Category Archives: Thunderstorms

Schedules set for severe weather preparedness classes in Wichita area

Yes, it’s mid-January and we’ve seen no shortage of cold weather – or snow, for that matter.

But spring isn’t all that far away, as the arrival of severe weather preparedness classes demonstrates. The Wichita branch of the National Weather Service has released its schedule of classes. The classes are offered in each of the 26 counties of southeast Kansas that encompass the Wichita branch’s warning coverage area.

Sedgwick County Emergency Management has put together additional classes throughout Sedgwick County. Check each schedule to see which date is most convenient. The classes are free and are expected to last about two hours.

Severe thunderstorm warning for areas just west of Wichita

The National Weather Service in Wichita has issued a severe thunderstorm warning for portions of Sedgwick, Reno and Kingman counties until 2:45 p.m.

At 1:53 p.m., a severe thunderstorm was located near Cheney and moving northeast at 45 miles an hour. Hail the size of half-dollars is the primary threat with this storm. The warning covers northeast Kingman County, southeast Reno County and western Sedgwick County.

The storm is expected to be near Goddard at 2:10 p.m. and Colwich and Andale by about 2:15 p.m.

For more information on current conditions, go to our weather page.

Today’s severe weather threat across the Great Plains

The Storm Prediction Center has posted a moderate threat for severe weather – including strong tornadoes – in most of western Iowa and a sliver of eastern Nebraska for today.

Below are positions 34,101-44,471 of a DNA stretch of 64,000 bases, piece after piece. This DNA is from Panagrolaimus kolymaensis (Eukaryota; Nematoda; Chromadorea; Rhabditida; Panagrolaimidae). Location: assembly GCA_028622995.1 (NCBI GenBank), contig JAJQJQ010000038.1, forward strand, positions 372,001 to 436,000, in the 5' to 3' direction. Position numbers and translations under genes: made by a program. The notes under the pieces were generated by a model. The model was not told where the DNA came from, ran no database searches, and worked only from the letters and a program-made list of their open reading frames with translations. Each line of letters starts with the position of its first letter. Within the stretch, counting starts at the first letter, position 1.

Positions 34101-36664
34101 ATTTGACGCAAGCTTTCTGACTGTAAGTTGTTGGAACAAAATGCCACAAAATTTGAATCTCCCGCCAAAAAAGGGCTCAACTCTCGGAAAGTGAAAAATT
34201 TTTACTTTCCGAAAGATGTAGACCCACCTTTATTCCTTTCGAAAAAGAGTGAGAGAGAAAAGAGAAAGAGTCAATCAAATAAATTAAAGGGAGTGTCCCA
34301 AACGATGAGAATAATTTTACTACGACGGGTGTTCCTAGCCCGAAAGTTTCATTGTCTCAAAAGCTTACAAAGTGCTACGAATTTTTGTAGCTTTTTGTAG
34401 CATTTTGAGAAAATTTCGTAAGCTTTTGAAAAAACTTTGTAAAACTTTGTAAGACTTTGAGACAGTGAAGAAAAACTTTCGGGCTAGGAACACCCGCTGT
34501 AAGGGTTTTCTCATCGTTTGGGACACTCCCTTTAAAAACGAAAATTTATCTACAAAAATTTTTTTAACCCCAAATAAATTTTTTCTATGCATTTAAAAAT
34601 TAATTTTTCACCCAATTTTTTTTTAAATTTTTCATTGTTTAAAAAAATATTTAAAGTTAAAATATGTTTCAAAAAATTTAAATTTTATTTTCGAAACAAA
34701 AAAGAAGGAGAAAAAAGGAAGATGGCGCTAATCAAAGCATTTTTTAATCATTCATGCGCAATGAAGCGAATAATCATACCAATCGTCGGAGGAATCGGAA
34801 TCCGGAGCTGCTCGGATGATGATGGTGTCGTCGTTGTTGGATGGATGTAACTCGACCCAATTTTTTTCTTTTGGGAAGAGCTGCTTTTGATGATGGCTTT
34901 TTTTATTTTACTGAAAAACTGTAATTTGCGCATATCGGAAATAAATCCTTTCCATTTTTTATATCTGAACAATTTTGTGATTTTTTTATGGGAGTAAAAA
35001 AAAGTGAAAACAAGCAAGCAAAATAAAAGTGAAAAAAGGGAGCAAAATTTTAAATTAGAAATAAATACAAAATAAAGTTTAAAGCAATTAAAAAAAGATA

The slight risk zone extends as far south as the Texas/Oklahoma border and includes the Wichita metropolitan area.

The primary threats for the Wichita area will be damaging winds and hail – though forecasters say a tornado can’t be ruled out.

Severe thunderstorm watch until 11 p.m. for Wichita area

The National Weather Service has issued a severe thunderstorm watch for 13 counties in southern and south-central Kansas until 11 p.m. Thursday.

The watch includes the Wichita metropolitan area. Strong to severe thunderstorms are possible mainly west of a line from Salina to Wichita to South Haven.

Hail the size of golf balls and damaging winds of up to 70 miles an hour are possible with the strongest storms, along with locally heavy rain.

Counties included in the watch are: Barber, Butler, Clark, Comanche, Cowley, Harper, Harvey, Kingman, Kiowa, Pratt, Reno, Sedgwick and Sumner.

Heavy rain tonight and tomorrow heightens flood potential in southern Kansas

Residents in flood-prone areas of central and southern Kansas should be prepared to take safety precautions as heavy rain continues to pound the region, the National Weather Service warns. Downpours could develop rapidly. Rain fell at the rate of 4 inches an hour for a time in the Lindsborg area early Monday afternoon.

Motorists are reminded not to drive through flood waters, or risk being swept away.

Ominous cloud depicts storm’s strength

This dramatic cloud formation was photographed by Nicole Loeffler in Reno County Tuesday night. The structure was morphing from a supercell thunderstorm to a more linear cluster of thunderstorms.

That’s not to say the storm had lost its ability to produce large hail, however, as Loeffler’s car can attest. She and her chase partner were caught out on an open road, and by the time they took shelter in a stranger’s house, the damage had been done.